We then head towards Forcella Grande and descend to the beautiful San Marco refuge, where a well-deserved rest awaits us, along with delicious dishes skillfully prepared by the chef.
We depart early and laboriously climb up the trail descended yesterday to Forcella Grande. We continue on the left to the Slataper bivouac, and from there to the Forcella del Bivacco (2,670m), which marks the highest point reached on the Sorapiss tour.
We are at the beginning of the Berti via ferrata, which descends vertiginously on the opposite side. The 1500 meters of emptiness below our feet are quite impressive, but the ferrata is well-equipped. After a first ledge, we descend even further along a series of shady chimneys, then continue to the right and climb a ladder that takes us to the “Cengia del Banco“. In Italian, cengia means ledge.
The Cengia del Banco cuts the Croda Marcora in half, from south to north. We walk along the balcony, crossing the western slope of the mountain.
At the end of the Cengia del Banco, we reach Forcella Sora ra Cengia del Banco, and from here we descend on easy rocks to reach the Tonde de Sorapiss.
Now we are faced with a choice on how to conclude the Sorapiss circuit.
There are two possibilities: turn left and climb to Sella di Punta Nera and then descend to Forcella Faloria and the Tre Croci Pass where we left our car (longer route), or descend directly through the valley to Lake Sorapiss and from there continue to our vehicle (shorter route).
Whatever our choice may be, we will certainly arrive at the end of the Sorapiss circuit a little tired but undoubtedly happy and satisfied with our small-great achievement, two days of true mountaineering in the presence of his majesty the Sorapiss.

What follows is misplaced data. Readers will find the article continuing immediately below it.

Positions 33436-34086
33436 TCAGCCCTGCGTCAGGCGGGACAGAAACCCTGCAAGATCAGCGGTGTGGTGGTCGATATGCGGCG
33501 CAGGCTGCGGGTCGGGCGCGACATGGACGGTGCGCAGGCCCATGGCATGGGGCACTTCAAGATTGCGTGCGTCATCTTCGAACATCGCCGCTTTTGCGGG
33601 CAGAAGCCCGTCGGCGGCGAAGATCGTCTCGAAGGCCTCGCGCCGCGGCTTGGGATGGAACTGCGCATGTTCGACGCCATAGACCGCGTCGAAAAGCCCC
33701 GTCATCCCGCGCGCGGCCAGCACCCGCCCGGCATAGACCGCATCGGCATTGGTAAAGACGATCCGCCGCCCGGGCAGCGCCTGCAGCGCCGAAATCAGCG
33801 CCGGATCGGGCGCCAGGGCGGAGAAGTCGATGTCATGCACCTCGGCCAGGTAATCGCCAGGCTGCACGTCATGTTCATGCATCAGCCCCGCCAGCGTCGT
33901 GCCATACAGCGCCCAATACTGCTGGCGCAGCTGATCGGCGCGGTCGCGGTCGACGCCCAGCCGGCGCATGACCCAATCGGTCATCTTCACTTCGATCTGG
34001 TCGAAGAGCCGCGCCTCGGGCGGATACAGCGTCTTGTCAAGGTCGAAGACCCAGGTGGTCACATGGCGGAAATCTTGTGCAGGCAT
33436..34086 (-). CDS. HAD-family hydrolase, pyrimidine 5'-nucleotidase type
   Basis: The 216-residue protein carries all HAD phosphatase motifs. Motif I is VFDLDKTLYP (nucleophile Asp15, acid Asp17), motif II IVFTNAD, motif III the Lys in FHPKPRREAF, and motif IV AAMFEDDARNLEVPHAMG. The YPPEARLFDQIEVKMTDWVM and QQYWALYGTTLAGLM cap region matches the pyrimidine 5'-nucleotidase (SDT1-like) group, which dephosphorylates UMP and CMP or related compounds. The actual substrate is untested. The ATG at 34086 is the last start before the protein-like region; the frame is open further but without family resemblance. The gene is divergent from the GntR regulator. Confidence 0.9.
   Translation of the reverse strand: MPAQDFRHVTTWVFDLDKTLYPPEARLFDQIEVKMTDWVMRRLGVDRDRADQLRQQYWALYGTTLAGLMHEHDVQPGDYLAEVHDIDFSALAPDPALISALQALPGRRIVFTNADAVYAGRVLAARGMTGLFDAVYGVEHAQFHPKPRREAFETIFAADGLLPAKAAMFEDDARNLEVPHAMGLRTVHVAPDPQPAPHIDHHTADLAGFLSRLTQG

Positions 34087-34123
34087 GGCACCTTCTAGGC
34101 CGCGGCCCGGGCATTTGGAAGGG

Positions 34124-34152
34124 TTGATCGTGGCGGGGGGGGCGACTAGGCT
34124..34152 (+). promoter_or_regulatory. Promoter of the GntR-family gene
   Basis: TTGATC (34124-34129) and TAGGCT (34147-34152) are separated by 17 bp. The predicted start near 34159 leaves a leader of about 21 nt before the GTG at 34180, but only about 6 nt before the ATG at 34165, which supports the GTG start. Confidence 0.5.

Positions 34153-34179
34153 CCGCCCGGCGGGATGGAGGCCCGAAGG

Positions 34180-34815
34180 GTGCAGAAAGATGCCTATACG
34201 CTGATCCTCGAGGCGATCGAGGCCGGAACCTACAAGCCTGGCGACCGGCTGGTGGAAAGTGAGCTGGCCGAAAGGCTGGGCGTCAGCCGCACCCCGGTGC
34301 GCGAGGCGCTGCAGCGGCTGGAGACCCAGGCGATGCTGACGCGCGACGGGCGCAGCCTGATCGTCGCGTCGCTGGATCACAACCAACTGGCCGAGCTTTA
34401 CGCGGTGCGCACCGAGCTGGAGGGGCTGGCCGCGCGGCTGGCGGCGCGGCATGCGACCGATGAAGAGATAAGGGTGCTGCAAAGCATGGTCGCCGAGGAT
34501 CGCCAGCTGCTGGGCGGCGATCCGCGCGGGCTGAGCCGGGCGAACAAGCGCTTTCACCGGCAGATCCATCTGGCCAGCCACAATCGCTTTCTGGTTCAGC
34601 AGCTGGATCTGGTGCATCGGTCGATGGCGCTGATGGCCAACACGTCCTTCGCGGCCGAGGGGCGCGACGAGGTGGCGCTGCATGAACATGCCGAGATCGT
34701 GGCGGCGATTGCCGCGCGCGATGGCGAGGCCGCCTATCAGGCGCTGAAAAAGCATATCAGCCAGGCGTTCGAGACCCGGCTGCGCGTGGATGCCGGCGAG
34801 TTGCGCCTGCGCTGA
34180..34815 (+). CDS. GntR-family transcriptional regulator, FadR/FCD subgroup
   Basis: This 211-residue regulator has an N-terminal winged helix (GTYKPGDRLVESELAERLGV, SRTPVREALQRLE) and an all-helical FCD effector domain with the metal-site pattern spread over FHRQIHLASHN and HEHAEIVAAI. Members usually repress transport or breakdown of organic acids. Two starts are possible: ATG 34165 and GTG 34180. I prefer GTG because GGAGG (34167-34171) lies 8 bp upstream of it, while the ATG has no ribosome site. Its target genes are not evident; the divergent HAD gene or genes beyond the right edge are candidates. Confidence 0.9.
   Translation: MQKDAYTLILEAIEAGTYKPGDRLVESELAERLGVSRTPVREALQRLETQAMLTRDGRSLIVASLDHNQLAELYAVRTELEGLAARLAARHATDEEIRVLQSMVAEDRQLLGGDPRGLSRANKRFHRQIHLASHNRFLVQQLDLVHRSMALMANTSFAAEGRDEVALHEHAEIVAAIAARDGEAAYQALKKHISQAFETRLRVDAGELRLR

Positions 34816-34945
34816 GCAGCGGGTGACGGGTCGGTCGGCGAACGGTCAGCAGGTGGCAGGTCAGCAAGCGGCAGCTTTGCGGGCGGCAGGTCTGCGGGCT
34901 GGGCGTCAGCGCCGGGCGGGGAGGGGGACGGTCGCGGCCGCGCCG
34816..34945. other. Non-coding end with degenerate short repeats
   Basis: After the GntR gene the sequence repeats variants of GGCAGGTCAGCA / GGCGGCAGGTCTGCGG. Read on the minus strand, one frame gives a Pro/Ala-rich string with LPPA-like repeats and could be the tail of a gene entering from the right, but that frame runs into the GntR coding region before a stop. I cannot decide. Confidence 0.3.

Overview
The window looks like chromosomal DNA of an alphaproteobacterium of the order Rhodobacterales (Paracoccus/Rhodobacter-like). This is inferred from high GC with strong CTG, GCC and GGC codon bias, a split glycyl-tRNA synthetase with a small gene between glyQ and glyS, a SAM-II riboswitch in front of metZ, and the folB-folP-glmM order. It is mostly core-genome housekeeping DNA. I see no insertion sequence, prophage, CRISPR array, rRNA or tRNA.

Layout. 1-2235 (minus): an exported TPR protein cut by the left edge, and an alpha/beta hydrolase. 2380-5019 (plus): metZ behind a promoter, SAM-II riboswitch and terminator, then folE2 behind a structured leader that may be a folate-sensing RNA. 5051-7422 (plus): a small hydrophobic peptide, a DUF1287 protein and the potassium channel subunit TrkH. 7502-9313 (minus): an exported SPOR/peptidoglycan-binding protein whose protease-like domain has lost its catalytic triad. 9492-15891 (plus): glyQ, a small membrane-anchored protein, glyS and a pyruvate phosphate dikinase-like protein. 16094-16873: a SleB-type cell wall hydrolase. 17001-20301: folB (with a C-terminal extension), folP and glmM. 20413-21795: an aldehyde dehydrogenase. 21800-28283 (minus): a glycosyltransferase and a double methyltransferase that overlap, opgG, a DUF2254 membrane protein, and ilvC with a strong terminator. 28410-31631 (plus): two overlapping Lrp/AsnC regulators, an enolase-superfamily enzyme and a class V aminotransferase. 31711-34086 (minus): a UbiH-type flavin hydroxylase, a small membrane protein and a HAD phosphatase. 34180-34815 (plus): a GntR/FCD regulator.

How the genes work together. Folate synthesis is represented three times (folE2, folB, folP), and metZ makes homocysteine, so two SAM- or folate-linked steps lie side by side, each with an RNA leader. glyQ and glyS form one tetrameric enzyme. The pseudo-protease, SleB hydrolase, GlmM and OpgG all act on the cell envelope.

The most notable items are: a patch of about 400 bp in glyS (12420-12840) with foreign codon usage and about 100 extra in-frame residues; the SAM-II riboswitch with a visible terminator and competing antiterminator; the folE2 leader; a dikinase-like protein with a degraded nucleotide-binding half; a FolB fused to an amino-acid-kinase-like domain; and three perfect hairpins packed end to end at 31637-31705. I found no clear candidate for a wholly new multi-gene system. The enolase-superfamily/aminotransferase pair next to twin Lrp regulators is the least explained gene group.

Highlights of the loop around the Sorapiss
Three via ferratas:
Via Ferrata Alfonso Vandelli – Some sections are very exposed.
Carlo Minazio equipped trail – Easy but not trivial, requires a steady pace.
Via Ferrata Francesco Berti – Very exposed. Considering that the proposed itinerary presents the Berti via ferrata in descent, it can be affirmed that it is the most difficult of the three.
Positive elevation gain: 1760 meters / 5770 feet
Length: about 26 km / 16 miles
Route difficulty: difficult
Indicative times and other details
First day – About 9 hours
From Rifugio Vandelli, take trail no. 243 to the start of the Alfonso Vandelli via ferrata, which is part of the Alta Via No. 4 circuit. The ferrata ascends the western slope of Croda del Fogo (Col del Fuoco), which is one of the last northeastern extensions of the group. It consists mainly of a long ledge frequently interrupted by short chimneys and vertical walls, and some quite exposed traverses. At the end of the ferrata, descend through meadows and scree to Busa del Banco where the Comici bivouac is located. It takes about 4 hours from Rifugio Vandelli to reach this point.
Climb up the grassy slope that leads to Forcella Bassa del Banco (2,128 m), and then take the Minazio trail No. 243, which develops on ledges and easy rocks in continuous ups and downs, until you reach trail no. 226, which runs through the entire Val di San Vito. Finally, you reach Forcella Grande from where you descend quickly to Rifugio San Marco. It takes about 5 hours from the Comici bivouac to reach Rifugio San Marco.
Second day – about 9 hours
From Rifugio San Marco, take trail no. 226 to Forcella Grande. Before reaching Forcella Grande, you will notice signs indicating the junction for the Slataper Bivouac, trail no. 246. It takes about 2 hours from Rifugio San Marco.
Briefly stop at Forcella del Bivacco, where the ferrata Francesco Berti begins, which crosses the entire wall of Croda Marcora from south to north. Continue along ledges and steps for a long time on the high traverse, always with modest ups and downs until you reach the limit of the Cengia del Banco. From here, descend to the deep valley of Tonde de Sorapiss.